Effective call for help
Unfortunately, the time to implement CPR procedures is to the detriment of the patient. There is a risk of permanent damage to the brain structures. On the other hand, the lack of securing the support of another person carries the risk of providing this help alone, which may also be less effective compared to the assistance provided by several rescuers.
I will now present you with several developed procedures confirmed by relevant statistics on the survival rate of children in a state of immediate threat to life. By following them you will give the injured child the best chance of survival.
When there is more than one rescuer
• one of them starts resuscitation,
• the second one calls or goes for help.
When there is only one rescuer he resuscitates for about a minute or 5 cycles, and then goes to help. To minimize the duration of the CPR break, it is possible to transfer a small child to a place where he can call for help. When there is one rescuer and before his eyes there is a sudden loss of consciousness in a child and he has information suggesting the existence of a primary cardiac cause of cardiac arrest, you should call for help first, and then start cardiopulmonary resuscitation, because in this case the child will most likely required urgent defibrillation. Remember, however, that such situations are extremely rare.
The technique of giving rescue breaths to children
During an adult first aid course, you probably learned or learned that you can refrain from giving rescue breaths for your own safety. This is true. Remember - the safety of the rescuer is the most important and it is legally protected. Nevertheless, providing first aid to children arouses greater compassion in people who provide this help, because children are associated with innocence and appropriate psychological mechanisms prevail. Of course, the risk of contagion, and further infection of the rescuer when helping children is the same as when helping an adult. In this case, it is still a decision of the rescuer whether to decide to give these breaths or not. Should be returned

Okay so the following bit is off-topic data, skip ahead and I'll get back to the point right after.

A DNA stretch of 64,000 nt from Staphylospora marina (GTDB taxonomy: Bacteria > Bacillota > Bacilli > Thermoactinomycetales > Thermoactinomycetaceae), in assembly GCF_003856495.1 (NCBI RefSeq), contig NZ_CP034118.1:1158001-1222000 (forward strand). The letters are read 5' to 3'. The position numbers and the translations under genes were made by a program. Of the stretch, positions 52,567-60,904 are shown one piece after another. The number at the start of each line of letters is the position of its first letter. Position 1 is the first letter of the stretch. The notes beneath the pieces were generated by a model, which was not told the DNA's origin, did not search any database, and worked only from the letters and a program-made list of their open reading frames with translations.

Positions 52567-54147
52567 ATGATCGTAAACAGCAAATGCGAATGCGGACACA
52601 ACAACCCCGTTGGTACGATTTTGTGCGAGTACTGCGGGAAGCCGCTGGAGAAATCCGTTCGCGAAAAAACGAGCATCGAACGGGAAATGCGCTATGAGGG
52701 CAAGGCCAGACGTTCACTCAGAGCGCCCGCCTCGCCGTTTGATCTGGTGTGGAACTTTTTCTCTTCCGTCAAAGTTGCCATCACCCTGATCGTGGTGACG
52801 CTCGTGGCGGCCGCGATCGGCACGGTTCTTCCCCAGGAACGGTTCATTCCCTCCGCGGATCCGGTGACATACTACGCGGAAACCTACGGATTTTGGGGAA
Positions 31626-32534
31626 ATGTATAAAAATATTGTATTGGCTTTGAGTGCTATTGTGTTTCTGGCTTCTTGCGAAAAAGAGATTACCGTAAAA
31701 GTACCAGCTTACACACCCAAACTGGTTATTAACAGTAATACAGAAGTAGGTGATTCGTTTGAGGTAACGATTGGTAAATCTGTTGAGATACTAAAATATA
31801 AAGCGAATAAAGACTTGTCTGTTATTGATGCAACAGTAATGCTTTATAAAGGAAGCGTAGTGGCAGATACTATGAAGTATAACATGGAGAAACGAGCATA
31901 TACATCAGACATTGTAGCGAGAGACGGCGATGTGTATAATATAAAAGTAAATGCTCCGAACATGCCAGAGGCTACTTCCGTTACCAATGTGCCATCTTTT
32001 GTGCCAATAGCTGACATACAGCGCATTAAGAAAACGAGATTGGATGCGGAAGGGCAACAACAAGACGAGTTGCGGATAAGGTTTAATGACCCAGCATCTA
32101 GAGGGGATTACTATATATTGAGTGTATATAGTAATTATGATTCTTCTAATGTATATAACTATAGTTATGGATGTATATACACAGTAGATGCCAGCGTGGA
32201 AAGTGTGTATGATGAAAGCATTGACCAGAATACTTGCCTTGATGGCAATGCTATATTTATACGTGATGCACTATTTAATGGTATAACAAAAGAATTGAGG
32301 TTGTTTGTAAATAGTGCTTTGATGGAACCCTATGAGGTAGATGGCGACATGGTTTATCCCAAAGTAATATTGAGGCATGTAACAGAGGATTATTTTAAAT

attention to the fact that it is better to use rescue breaths during resuscitation in children, because most cardiac arrests in children result from asphyxia as a result of blockage of the respiratory tract, which in short could colloquially be called asphyxiation. Asphyxia entails the need for ventilation for resuscitation to be effective. Now you understand the essence of giving rescue breaths and the risks associated with this procedure. If you decide to give rescue breaths, it is important to do it correctly. I will now show you the procedure
giving rescue breaths to a child and an infant. First a child.
• Ensure that the head is tilted and the lower jaw is raised.
• Pinch the soft parts of your nose with your thumb and forefinger.
• Open your child's mouth, but ensure that the lower jaw is raised.
• Breathe in, seal your child's mouth tightly, making sure there is no air leakage.
• Breathe out slowly into the child's mouth for approximately 1 second while observing the rise of the chest.
• Keeping your head tilted and the jaw raised, move your mouth away from your baby's mouth and watch your chest fall as you breathe out.
• Take a breath again and repeat the described sequence five times; assess the quality of your breath by observing your child's chest - it should rise and fall as if you were breathing normally. Giving rescue breaths to a small child or baby.
• Make sure the head is in a neutral position, because when a small baby lies on his back, the head is usually bent and may require a slight deflection (a rolled towel / blanket tucked under the upper torso can help maintain proper position); lift the jaw.
• Breathe in, seal your mouth and nose tightly with your mouth, making sure there is no air leakage. If the older baby cannot embrace the mouth and nose, the rescuer may try to cover his mouth either the mouth or the nose of the baby (if only the nose - you should pinch your mouth so that air does not escape).
• Slowly blow air into the baby's mouth and nose for 1 second, enough to visibly raise the cage.
• Keeping your head tilted and the jaw raised, move your mouth away from the victim's mouth and watch your chest fall as you breathe out.
• Take in the air again and repeat the sequence five times.
If it is difficult to breathe effectively, it may mean that the airway is obstructed. If so, then:
• Open the child's mouth and remove any visible obstacles from them; don't try to delete
foreign body blindly.
• Adjust your head.
• Make sure the head is tilted correctly, the lower jaw is raised, and the neck is not excessively bent.
• If bending your head and raising your lower jaw doesn't open your airways, try using the lower jaw extension method.
• Make up to five attempts to obtain effective breaths, if they are still unsuccessful, begin compressing your chest.
Technique of compressing the children's chest